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My guest today is Larry Plesent, Founder of Vermont Soap. We’re going to talk about why you shouldn’t use toxic antimicrobials, which products contain them and where you can find antimicrobial-free alternatives, and some toxic free ways to kill germs. Vermont Soap makes “100% natural and non-toxic alternatives to the chemical based personal care products now in general use, including; handmade bar soaps for sensitive skin, anti-aging products, 100% natural shower gels, castile liquid soaps and non-toxic cleaners. Most products made by Vermont Soap are certified to USDA organic standards.” Larry is also a writer,philosopher, restaurateur and farmer. www.debralynndadd.com/debras-list/vermont-soap

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TOXIC FREE TALK RADIO
The Dangers of Antimicrobials and How to Choose Products Without Them

Host: Debra Lynn Dadd
Guest: Larry Plesent

Date of Broadcast: November 14, 2013

DEBRA: Hi, I’m Debra Lynn Dadd. And this is Toxic Free Talk Radio, where we talk about how to thrive in a toxic world. And we need to talk about that because there are a lot of toxic chemicals out there.

There are a lot of chemicals that can harm our health and well-being, that can affect how we think, and how we feel, as well as how our body operates. There are chemicals that can make us fat, chemicals that affect our sexual drive and performance, and chemicals that do all kinds of things to our bodies.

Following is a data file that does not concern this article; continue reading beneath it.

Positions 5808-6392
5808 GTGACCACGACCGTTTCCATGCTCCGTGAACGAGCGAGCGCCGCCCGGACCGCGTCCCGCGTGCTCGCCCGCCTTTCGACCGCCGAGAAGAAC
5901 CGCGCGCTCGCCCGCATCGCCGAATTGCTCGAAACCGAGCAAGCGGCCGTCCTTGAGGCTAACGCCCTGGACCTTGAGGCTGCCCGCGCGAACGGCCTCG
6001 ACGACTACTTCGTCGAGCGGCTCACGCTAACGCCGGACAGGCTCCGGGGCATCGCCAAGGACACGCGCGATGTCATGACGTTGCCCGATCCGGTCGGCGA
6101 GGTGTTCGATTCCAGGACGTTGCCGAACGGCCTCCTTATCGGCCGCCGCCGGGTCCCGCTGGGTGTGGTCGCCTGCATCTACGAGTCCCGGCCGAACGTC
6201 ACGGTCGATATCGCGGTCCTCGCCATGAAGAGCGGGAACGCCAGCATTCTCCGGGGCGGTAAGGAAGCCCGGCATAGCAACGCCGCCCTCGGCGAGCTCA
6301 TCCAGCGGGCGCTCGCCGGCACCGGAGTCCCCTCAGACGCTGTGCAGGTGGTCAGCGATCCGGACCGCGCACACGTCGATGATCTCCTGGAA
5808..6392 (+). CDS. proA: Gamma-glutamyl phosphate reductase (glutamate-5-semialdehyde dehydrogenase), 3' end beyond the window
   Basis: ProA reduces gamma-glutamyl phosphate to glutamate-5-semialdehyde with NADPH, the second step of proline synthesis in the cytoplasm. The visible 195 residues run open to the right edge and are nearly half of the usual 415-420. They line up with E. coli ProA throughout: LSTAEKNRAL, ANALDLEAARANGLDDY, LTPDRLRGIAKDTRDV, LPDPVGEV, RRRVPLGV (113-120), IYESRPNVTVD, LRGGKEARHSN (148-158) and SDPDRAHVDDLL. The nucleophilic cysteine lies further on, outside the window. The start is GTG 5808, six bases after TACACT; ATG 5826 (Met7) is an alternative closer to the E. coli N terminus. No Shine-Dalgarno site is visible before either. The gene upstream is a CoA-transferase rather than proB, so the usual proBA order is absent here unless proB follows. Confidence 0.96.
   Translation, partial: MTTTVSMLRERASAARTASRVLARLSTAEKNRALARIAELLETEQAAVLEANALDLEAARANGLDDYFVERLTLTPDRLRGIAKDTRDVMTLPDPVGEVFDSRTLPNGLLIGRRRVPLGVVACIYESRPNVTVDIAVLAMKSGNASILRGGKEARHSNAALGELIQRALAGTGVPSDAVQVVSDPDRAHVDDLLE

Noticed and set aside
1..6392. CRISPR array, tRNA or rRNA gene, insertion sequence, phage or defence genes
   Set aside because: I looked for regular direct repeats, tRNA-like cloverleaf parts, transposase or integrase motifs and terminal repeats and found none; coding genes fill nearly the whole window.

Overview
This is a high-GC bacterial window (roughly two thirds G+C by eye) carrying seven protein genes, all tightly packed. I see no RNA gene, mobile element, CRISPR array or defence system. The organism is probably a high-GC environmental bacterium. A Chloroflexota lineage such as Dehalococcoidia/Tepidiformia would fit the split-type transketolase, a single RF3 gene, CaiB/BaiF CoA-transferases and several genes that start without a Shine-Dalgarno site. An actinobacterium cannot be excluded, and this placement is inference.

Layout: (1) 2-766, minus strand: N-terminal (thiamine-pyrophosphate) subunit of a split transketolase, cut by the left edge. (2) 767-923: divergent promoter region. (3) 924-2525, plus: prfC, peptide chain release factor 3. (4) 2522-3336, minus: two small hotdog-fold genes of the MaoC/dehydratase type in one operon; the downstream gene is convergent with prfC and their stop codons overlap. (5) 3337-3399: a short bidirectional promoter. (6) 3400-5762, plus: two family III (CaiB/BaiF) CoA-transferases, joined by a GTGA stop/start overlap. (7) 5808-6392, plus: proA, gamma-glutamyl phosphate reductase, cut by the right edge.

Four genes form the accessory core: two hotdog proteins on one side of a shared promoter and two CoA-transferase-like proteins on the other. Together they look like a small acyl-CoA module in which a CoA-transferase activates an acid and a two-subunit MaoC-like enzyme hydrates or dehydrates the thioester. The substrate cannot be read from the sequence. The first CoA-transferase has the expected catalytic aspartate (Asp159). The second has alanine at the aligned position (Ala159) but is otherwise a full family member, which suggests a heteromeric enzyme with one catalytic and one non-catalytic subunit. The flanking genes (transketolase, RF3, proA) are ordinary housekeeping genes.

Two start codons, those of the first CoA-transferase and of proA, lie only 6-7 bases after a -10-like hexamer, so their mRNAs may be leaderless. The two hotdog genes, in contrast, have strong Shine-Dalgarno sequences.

And in fact, when I was writing my latest book, Toxic-Free, I researched all the health effects of toxic chemicals. Again, I’ve been researching them for more than 30 years. And I found that every single illness or symptom can now be associated with exposure to toxic chemicals. There are studies which show this.

And so, it’s not just about one body system. Every single body system in your body is being affected by toxic chemicals. And some chemicals are affecting more than one body system.

It’s something we really need to know about. And we really need to know how to protect ourselves from those exposures or eliminate them.

So today is Thursday, November 14th 2013. I’m here in Clearwater, Florida on a beautiful autumn day. And today, we’re going to talk about antimicrobials.

You’ve probably seen the word antimicrobial on all kinds of products now—everything from shoes, to toilet seats, to cutting boards. And we’re particularly going to talk about antimicrobials as a group of chemicals and how they affect your body.